Objection To School Curriculum
A middle school in Georgia, USA, has modified its curriculum on the Middle East after a parent complained that the material for one of his daughter's assignments positively slanted towards Islam.
The Offending Material
The material used for Hal Medlin's daughter's 7th-grade course at Campbell Middle School included a fictitious letter from a woman in Saudi Arabia explaining why she is proud and happy to be a Muslim. This woman, Ahlima, explains that she likes wearing the abuyah [or abaya, or burqa], a loose-fitting black robe that covers a woman from head to toe, because it is very comfortable and protects her from blowing sand, and she comments on how immodestly some women in the west dress. She also tells of how fortunate she feels to have the protection of the Sharia, which western women do not have. She explains that if there are problems in her marriage, Sharia enables her husband to take another wife, and she herself would continue to be cared for.
Views On The Course Material
According to Sharon Coletti of InspirEd Educators who created the material at issue, all public middle school students in Georgia spend 12 weeks learning about the Middle East. The offending material was part of a two-day social studies lesson examining stereotyping and the role of women, and is intended to teach school children to think and to reason, and to have empathy for people from other parts of the world, not to teach children to be Muslims.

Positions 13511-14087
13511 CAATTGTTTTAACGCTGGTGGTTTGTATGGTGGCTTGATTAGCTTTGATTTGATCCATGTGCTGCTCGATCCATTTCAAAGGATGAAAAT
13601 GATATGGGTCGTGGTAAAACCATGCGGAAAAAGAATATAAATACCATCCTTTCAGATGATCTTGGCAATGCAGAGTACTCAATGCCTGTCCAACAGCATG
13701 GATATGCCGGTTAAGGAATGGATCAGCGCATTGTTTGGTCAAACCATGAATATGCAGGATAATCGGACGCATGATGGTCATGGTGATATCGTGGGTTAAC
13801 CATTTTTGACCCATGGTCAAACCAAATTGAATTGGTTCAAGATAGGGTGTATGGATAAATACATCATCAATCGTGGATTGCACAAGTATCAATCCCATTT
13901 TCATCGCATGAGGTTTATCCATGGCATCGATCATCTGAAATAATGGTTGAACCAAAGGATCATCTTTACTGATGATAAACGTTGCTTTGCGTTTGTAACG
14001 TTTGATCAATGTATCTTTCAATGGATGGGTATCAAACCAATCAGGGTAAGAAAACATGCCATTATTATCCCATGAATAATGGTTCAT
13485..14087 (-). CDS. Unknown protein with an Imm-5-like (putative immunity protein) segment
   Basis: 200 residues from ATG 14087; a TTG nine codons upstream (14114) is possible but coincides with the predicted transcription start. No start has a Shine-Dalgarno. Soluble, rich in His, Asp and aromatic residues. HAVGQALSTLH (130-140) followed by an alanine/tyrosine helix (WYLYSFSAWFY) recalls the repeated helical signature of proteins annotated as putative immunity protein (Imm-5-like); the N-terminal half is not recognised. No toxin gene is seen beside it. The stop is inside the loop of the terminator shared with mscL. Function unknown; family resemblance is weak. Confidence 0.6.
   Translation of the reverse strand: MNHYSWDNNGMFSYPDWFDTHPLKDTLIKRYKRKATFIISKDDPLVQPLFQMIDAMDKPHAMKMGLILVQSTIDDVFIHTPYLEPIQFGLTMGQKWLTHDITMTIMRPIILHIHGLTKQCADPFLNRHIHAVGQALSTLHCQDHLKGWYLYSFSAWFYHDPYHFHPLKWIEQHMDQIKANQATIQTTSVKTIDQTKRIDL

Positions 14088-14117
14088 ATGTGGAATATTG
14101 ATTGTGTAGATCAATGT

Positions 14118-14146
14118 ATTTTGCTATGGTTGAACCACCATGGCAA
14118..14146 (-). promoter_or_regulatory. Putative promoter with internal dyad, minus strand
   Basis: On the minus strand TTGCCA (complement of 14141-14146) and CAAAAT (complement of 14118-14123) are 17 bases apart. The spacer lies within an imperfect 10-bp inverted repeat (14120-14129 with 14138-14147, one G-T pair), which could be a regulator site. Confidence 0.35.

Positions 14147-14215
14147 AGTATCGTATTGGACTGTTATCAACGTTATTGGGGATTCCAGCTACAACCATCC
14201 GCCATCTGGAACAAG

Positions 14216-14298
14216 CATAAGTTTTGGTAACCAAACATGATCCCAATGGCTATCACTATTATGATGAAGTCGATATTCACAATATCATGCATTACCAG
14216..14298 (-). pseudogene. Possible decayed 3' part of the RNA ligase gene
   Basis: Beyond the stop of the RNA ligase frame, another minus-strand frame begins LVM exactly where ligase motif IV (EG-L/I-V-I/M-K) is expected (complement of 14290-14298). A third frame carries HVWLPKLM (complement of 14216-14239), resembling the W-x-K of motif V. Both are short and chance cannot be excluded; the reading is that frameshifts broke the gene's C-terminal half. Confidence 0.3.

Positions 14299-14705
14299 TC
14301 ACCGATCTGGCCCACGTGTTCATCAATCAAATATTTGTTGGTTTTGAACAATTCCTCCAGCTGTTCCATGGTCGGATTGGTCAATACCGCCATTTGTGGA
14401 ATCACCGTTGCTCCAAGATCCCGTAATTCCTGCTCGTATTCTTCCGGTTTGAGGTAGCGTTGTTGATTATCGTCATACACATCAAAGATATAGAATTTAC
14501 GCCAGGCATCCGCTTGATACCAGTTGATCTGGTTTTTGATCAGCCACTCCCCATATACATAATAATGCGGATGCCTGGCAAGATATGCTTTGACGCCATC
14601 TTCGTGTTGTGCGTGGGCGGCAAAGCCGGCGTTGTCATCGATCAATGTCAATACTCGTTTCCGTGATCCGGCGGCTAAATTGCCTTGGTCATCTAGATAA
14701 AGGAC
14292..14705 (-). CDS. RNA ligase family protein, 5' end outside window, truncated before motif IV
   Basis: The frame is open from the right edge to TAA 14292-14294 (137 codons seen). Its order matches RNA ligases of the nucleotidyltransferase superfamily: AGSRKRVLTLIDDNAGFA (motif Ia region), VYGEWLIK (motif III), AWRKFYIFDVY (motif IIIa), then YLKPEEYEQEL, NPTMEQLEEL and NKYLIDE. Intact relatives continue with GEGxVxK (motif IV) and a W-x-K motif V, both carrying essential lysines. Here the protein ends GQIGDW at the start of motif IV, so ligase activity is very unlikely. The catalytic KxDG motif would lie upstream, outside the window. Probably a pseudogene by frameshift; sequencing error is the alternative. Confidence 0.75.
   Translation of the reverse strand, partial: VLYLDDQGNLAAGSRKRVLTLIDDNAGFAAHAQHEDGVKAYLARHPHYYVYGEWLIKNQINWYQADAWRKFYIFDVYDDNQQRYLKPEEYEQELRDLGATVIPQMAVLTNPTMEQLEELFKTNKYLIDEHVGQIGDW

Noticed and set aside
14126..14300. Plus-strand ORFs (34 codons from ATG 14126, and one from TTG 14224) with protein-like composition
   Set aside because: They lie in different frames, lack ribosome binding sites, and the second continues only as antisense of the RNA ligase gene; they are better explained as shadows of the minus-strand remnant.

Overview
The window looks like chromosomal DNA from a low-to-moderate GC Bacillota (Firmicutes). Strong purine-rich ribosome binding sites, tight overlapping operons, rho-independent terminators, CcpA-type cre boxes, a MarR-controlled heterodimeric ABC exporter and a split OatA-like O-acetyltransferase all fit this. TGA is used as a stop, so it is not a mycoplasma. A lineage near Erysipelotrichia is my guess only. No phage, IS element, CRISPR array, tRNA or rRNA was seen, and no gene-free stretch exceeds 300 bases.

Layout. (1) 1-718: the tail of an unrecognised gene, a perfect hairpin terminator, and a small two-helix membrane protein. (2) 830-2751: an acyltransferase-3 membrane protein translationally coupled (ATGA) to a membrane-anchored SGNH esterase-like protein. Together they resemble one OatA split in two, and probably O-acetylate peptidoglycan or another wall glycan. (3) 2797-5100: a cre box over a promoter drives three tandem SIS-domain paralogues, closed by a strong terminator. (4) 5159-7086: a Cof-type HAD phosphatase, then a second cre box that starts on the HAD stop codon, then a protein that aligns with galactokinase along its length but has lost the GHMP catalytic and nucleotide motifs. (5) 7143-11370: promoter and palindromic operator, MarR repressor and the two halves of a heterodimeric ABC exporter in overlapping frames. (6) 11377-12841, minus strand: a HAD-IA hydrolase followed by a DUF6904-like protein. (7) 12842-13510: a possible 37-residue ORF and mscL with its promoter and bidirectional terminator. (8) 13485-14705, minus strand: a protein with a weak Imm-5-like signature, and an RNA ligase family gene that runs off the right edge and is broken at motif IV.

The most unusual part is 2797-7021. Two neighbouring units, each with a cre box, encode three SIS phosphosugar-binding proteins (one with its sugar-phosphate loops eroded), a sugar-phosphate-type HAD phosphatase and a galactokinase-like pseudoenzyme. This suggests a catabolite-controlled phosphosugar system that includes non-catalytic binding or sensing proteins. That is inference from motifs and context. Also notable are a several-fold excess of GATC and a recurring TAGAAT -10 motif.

Sharon Coletti could not see what the objection was about. However, Dale Geddis, the area superintendent who also spoke on behalf of the school, said that the curriculum would be modified, although he admitted that the choice of material in this case was not necessarily wrong. He said, "Teachers may select materials that aren't always the best, which is not necessary in this case, but within the adopted materials, they have choices that they can make with how they present certain items". The curriculum team have examined the course material and decided on how it should be used.
As for Hal Medlin, he said that what was lacking was "positive reflection of other religions". He said, "They haven't sent home documentation in any other religions. They haven't sent home any printed material that supports or disputes any of them". He admitted that, "I don't think any of this was intentional, but I think it was stupid".
Think About It
Should school curricula include cross-cultural studies? Should cross-cultural studies include lessons about religions? Would they be complete without? How true is it that course materials can be used in different ways by the teacher? Was Hal Medlin too precipitate in complaining about the course on the basis of the material brought home, or did he assess what happened in class first? Or was he right in being anxious that the material brought home did not present a balanced view of Middle Eastern versus western cultures and religions? How close a watch do school authorities keep on "sensitive" courses and how they are conducted? How closely should parents be watching what their children are being taught in school?